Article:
You Can Now Sleep In A Tiny Cabin That’s Filled With Bees In Romania

by : Emily Brown on : 14 Aug 2020 12:40
You Can Now Sleep In A Tiny Cabin Filled With Bees In RomaniaYou Can Now Sleep In A Tiny Cabin Filled With Bees In RomaniaNewsflash/PA

Have you ever wondered what it would be like to live in a beehive? No? Me neither, but you can now experience it by sleeping in a tiny cabin filled with the buzzing insects. 

I know, I know, it doesn’t sound like the most relaxing experience, but it’s actually being offered as a way to soothe stressed out customers, according to owner Vasile Nasca.


The 45-year-old works as a beekeeper in the commune of Santana de Mures, in the north-central Romanian county of Mures, and he claims that the humming of the bees helps people to relax, stimulates the nervous system and boosts hearing.

Take a look at the cabin below:

Having worked with bees for 20 years, Nasca knows his stuff, and he is now offering people the chance to enjoy therapeutic sessions in a wood cabin where clients can lie on a bed next to four horizontal hives and listen to the bees’ hums.


Nasca explained:

I inherited the passion from my father Alexandru Nasca, known in the area as Sandy Stuparul, who is 83 years old and still works as a beekeeper.

He is also my main helper even though some people may think he is too old. Actually, the work helps him to keep active and he still feels young at heart.

I do not consider myself better than other beekeepers, but having such passion and experience with bees, and seeing what other countries have been doing, I thought it would be a good idea to offer such a therapy.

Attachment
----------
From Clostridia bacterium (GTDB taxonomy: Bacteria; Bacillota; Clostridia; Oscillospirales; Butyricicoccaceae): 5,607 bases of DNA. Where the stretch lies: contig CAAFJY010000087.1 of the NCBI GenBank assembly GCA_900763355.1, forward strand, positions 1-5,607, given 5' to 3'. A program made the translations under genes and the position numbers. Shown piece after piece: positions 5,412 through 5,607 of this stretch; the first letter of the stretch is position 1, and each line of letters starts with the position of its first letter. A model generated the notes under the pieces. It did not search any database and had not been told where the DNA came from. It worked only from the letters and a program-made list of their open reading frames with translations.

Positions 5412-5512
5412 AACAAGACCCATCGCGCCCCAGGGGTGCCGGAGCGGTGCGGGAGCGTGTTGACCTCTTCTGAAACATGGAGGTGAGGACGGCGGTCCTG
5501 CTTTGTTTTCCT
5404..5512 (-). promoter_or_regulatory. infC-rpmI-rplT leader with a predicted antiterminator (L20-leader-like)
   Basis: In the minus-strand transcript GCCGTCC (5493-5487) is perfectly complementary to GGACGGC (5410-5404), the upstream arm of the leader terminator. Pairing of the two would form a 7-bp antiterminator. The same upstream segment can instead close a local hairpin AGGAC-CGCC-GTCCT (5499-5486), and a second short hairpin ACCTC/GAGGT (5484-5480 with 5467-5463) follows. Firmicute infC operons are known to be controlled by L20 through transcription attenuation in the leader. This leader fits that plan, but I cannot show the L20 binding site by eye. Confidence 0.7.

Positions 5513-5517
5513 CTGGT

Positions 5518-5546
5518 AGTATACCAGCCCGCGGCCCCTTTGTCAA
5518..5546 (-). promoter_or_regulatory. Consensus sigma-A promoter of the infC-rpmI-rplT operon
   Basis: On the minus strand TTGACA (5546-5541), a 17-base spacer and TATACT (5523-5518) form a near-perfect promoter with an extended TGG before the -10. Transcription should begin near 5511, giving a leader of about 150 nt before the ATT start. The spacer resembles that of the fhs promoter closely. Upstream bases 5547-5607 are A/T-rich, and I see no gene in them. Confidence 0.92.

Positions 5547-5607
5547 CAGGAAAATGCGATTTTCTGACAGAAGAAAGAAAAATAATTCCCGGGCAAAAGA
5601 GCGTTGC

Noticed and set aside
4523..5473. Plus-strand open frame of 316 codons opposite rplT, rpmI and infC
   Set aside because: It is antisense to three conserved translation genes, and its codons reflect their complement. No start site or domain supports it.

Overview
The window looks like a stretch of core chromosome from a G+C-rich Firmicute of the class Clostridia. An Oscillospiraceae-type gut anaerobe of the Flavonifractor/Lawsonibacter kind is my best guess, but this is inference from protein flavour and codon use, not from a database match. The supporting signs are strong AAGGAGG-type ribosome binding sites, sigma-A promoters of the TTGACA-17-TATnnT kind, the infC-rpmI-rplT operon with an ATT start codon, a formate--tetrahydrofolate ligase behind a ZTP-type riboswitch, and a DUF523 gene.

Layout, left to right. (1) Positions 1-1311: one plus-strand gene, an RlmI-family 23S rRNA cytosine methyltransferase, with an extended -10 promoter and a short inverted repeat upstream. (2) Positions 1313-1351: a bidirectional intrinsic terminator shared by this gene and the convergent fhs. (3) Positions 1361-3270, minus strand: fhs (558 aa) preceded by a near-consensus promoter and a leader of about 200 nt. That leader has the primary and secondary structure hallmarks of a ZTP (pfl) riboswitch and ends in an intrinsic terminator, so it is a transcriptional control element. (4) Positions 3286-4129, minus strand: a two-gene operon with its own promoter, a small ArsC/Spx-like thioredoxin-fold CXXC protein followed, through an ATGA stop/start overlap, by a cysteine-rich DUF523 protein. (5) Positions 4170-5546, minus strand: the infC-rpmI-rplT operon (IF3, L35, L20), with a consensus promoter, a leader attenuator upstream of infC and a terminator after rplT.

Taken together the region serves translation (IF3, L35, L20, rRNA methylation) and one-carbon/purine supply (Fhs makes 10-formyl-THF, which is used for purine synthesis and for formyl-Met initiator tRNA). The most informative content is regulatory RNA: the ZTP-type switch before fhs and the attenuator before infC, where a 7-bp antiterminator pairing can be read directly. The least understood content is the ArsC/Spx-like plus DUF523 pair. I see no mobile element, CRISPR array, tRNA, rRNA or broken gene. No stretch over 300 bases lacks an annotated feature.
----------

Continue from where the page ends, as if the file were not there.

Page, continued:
Nasca added that, if he only produced honey, he wouldn’t make enough money to keep the business going, so ‘decided to do more with the bees’.

Cabin where people relax with beesCabin where people relax with beesNewsflash

Nasca said the buzzing of bees can be used as a therapeutic treatment for many ailments, such as hearing loss, depression, migraines, stress, or fatigue, and lying down in a cabin with the insects is also likely to stop people being afraid of them.

The beekeeper was given EU funding to develop his buzzing therapy centre, and after trying out the service on acquaintances and clients he received a great response.

Bees in cabinBees in cabinNewsflash

Nasca said:


People are very excited about it… we have taken all the necessary measures to minimise the risk of bee stings. Actually, the risk of accidentally being stung by a bee outside is higher than in our cabins.

I’m optimistic about the future of bees. I don’t think they will all disappear because it would lead to disaster. Einstein was right when he said that we would all be wiped out within a few years if bees died out.

Nasca went on to point out that while he doesn’t think bees will disappear completely, their numbers are in ‘constant decline’ and measures must be taken to help save them.

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Emily Brown

Emily Brown first began delivering important news stories aged just 13, when she launched her career with a paper round. She graduated with a BA Hons in English Language in the Media from Lancaster University, and went on to become a freelance writer and blogger. Emily contributed to The Sunday Times Travel Magazine and Student Problems before becoming a journalist at UNILAD, where she works on breaking news as well as longer form features.

Topics: Animals, Bees, Insects, Now, Romania, therapy, Travel